If you’ve been tracking ESG regulatory developments this year, you’ve been busy. The EU is at the forefront of regulatory and policy activities designed to protect the environment and mitigate climate change. Recently, the EU effort has been most visible in the Corporate Sustainability Reporting Directive (CSRD) and its European Sustainability Reporting Standards (ESRS). The U.S., while still catching up, has taken a big regulatory step forward through the climate-related disclosure requirements proposed in March by the Securities and Exchange Commission (SEC). The concept of double materiality features in both sets of requirements.
The CSRD reporting standards are slated for formal approval and adoption in October this year, and the SEC requirements may go into effect as early as December. As companies come to terms with these reporting requirements, they need to ensure that their approach to sustainability reporting encompasses the climate-related risks and opportunities presented by climate change, as well as the impact their operations have on climate change and the environment.
What is Materiality?
Merriam-Webster defines material in several ways—the most relevant definition being: “having real importance or great consequences.” The concept of materiality was first applied to investing when the SEC included it in the U.S. Securities Act of 1933, which aimed to ensure that material information—information that would impact an investor’s evaluation of a company’s stock—was provided to the public by issuers who sold securities. The Securities Act also wanted to ensure that securities transactions were not based on fraudulent information or practices.
Part One: Climate Change and Financial Value
As the term double implies, there are two parts to the double materiality concept. In line with the EU’s more action-oriented approach to climate change, European regulators devised the concept to accomplish two things. One aim is to capture and provide useful information on factors that can impact a firm’s financial value.
As it relates to ESG, and specifically to climate change and its effects, double materiality examines the potential impact of climate change on the financial health and outlook of a company. As an illustration, consider warming temperatures and rising sea levels and what these mean for the oil and gas industry.
In 2015, researchers from the U.S. Department of Energy and the Oak Ridge National Laboratory assessed the impact of sea-level rise and storm surge on U.S. energy facilities. The researchers noted that: “… an extensive amount of U.S. energy infrastructure is currently exposed to damage from hurricane storm surge. Furthermore, between 1992 and 2060, the number of energy facilities exposed to storm surge from a weak (Category 1) hurricane could increase by 15 to 67% under a high sea-level rise scenario from the recent National Climate Assessment.” The report provides greater detail on the implications of sea-level rise for the energy sector, but you don’t need more detail to understand the information’s value, particularly for investors and other stakeholders.
Part Two: Corporate Impact on Climate Change and the Environment
Our understanding of climate change is dynamic, and the consequences of climate change become more clear and more alarming as our understanding of it evolves. Though some nay-sayers want to believe that it’s a natural phenomenon, it is not. Climate change is driven by many factors, and our dependence on fossil fuels is at the top of the list. The Natural Resources Defense Council offers a simple explanation: “When we burn oil, coal, and gas, we don’t just meet our energy needs—we drive the current global warming crisis as well. Fossil fuels produce large quantities of carbon dioxide when burned. Carbon emissions trap heat in the atmosphere and lead to climate change.” Enough said.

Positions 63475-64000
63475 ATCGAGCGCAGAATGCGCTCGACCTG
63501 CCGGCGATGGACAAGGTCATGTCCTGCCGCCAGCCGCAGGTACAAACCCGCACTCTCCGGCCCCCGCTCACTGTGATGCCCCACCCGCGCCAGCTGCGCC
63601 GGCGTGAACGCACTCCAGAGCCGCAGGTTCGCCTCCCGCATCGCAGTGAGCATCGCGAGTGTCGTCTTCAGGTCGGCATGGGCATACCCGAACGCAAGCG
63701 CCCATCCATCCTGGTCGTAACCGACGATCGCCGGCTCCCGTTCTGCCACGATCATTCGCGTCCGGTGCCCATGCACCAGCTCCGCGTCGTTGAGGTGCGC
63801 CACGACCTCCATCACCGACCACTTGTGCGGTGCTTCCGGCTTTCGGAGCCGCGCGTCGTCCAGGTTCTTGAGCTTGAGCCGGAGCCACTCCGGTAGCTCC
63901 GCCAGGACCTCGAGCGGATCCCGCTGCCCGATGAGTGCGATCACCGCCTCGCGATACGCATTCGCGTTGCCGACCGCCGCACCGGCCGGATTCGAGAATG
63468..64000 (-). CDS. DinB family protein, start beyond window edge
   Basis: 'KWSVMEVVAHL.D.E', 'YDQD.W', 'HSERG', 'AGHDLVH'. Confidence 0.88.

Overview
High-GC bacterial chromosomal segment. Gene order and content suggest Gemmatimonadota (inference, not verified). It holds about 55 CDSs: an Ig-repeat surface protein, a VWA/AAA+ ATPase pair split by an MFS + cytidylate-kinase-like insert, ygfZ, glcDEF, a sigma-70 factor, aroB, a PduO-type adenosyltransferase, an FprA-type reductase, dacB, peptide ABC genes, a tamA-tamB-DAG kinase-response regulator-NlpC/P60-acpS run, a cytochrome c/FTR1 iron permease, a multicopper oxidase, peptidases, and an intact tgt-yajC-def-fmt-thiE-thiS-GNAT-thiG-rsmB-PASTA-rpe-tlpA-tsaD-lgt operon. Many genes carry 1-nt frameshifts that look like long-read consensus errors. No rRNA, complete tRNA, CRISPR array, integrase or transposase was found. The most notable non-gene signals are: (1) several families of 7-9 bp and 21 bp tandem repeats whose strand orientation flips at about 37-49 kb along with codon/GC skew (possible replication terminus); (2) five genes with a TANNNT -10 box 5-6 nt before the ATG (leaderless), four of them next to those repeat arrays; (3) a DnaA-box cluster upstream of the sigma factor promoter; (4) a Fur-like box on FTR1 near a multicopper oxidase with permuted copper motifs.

The Corporate Climate Responsibility Monitor 2022 assessed 25 multinational companies and found that their collective, self-reported greenhouse gas (GHG) emission footprint in 2019 was equivalent to roughly 5% of global GHG emissions.
Investors, consumers and regulators are increasingly unwilling to turn a blind eye to these kinds of environmental impacts, and double materiality, when applied in regulatory frameworks, prompts corporates to disclose this information. Key components of these frameworks are the Scope 1, Scope 2 and Scope 3 emissions reporting requirements. They mandate reporting—based on defensible data—on a company’s direct (Scope 1) emissions, emissions from the purchase and use of energy (Scope 2) and supply chain emissions (Scope 3).
Some proposed reporting requirements go well beyond GHG emissions, with the CSRD’s standards calling for information on a company’s impact on water and marine resources, as well as biodiversity and ecosystems, among other things. The recently agreed CSRD rules mandate independent auditing of company reports, so it’s not to be taken lightly.
ESG Software and Data Are Essential for Compliance
The CSRD’s ESG reporting standards and the SEC’s proposed climate-related disclosure requirements are prominently fixed on corporate radar screens. As companies prepare for these new regulations, they’ll need to acquire intelligence, data and ESG software to support their compliance efforts. And these tools must enable companies to surpass a basic understanding of climate change and its implications for their financial health and outlook. Double materiality forces companies to understand and report these implications and own up to their impact on our environment in a more transparent way.